Published online by Cambridge University Press: 27 February 2019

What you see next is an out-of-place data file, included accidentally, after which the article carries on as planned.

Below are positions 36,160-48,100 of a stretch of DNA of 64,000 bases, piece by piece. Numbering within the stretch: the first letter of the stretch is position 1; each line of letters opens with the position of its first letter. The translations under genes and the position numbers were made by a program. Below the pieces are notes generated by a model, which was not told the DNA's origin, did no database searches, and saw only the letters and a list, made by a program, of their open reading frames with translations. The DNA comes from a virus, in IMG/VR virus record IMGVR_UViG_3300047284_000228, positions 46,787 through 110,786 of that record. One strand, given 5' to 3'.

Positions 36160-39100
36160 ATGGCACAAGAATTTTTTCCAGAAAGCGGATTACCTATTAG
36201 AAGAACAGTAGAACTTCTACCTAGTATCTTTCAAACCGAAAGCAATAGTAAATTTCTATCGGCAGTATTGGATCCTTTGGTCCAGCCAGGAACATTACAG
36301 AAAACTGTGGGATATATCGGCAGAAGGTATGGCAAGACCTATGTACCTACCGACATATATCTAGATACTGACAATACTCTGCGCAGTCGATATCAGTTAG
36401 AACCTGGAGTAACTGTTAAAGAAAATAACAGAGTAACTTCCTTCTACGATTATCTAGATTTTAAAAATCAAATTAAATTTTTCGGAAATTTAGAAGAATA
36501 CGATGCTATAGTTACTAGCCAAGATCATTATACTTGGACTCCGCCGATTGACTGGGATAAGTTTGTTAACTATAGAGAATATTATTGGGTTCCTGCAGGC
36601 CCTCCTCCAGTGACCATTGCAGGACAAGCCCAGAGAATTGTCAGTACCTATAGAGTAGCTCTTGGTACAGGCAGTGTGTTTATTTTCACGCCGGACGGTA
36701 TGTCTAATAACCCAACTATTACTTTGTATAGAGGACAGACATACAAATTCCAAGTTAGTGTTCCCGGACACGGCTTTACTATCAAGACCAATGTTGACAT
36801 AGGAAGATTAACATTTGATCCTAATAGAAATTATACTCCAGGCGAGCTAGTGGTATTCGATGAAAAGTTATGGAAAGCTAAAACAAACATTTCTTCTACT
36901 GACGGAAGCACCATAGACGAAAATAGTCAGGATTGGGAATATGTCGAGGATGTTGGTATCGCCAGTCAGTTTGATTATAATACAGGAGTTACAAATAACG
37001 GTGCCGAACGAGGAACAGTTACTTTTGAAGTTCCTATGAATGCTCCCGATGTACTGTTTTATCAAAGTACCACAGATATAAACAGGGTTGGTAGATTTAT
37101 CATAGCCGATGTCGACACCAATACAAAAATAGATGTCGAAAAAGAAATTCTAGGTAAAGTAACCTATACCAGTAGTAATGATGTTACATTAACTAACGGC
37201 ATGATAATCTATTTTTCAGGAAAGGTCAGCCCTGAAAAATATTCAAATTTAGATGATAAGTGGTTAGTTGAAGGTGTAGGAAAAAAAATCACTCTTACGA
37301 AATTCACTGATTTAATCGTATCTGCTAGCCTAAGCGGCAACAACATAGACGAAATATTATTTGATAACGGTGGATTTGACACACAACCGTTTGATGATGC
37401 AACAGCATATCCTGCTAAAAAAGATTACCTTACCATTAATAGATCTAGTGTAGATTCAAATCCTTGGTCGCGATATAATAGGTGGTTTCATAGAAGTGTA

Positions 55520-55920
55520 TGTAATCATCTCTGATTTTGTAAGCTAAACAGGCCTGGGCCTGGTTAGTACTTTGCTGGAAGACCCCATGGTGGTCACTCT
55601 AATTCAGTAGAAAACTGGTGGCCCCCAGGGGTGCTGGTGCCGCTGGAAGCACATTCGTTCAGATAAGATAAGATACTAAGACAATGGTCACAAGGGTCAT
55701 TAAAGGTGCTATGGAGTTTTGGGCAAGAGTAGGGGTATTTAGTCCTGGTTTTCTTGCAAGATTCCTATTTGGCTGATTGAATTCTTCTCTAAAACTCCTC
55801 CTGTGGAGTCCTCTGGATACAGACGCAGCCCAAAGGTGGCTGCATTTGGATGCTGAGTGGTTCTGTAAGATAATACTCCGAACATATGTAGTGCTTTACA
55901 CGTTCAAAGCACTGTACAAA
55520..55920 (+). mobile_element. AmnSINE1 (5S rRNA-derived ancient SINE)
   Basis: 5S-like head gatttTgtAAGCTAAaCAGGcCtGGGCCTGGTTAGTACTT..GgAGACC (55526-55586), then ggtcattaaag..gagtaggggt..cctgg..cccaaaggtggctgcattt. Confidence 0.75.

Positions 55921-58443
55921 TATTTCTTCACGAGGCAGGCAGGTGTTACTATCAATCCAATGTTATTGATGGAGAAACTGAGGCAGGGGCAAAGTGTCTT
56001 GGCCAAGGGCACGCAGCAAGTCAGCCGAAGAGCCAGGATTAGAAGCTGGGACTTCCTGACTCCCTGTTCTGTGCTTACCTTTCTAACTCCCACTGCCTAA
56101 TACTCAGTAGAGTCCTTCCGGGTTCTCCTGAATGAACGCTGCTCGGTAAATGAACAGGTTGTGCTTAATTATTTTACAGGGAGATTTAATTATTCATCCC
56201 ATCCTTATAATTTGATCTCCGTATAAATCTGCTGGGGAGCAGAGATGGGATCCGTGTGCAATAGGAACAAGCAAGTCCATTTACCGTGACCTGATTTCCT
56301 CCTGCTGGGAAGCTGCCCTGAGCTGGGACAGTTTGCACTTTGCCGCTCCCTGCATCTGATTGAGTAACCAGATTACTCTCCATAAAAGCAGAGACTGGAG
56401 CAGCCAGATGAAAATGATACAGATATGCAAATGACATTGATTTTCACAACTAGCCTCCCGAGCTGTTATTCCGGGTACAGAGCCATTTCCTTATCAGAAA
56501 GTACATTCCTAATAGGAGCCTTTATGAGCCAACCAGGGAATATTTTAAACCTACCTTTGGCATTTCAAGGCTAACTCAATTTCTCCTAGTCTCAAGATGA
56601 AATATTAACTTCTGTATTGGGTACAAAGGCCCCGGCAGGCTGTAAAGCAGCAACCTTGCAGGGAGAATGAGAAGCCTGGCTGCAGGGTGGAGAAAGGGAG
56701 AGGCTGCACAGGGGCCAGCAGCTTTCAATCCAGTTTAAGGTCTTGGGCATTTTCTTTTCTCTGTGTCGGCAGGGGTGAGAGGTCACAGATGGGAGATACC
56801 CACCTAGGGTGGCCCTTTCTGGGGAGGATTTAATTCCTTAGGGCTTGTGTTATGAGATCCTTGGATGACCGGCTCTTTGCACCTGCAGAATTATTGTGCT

In recent years, there has been a great deal of discussion of the welfare effects of digital goods, including social media. A national survey, designed to monetize the benefits of a variety of social media platforms (including Facebook, Twitter, YouTube and Instagram), found a massive disparity between willingness to pay (WTP) and willingness to accept (WTA). The sheer magnitude of this disparity reflects a ‘superendowment effect’. Social media may be Wasting Time Goods – goods on which people spend time, but for which they are not, on reflection, willing to pay much (if anything). It is also possible that in the context of the WTP question, people are giving protest answers, signaling their intense opposition to being asked to pay for something that they had formerly enjoyed for free. Their answers may be expressive, rather than reflective of actual welfare effects. At the same time, the WTA measure may also be expressive, a different form of protest, telling us little about the actual effects of social media on people's lives and experiences. It may greatly overstate those effects. In this context, there may well be a sharp disparity between conventional economic measures and actual effects on experienced well-being.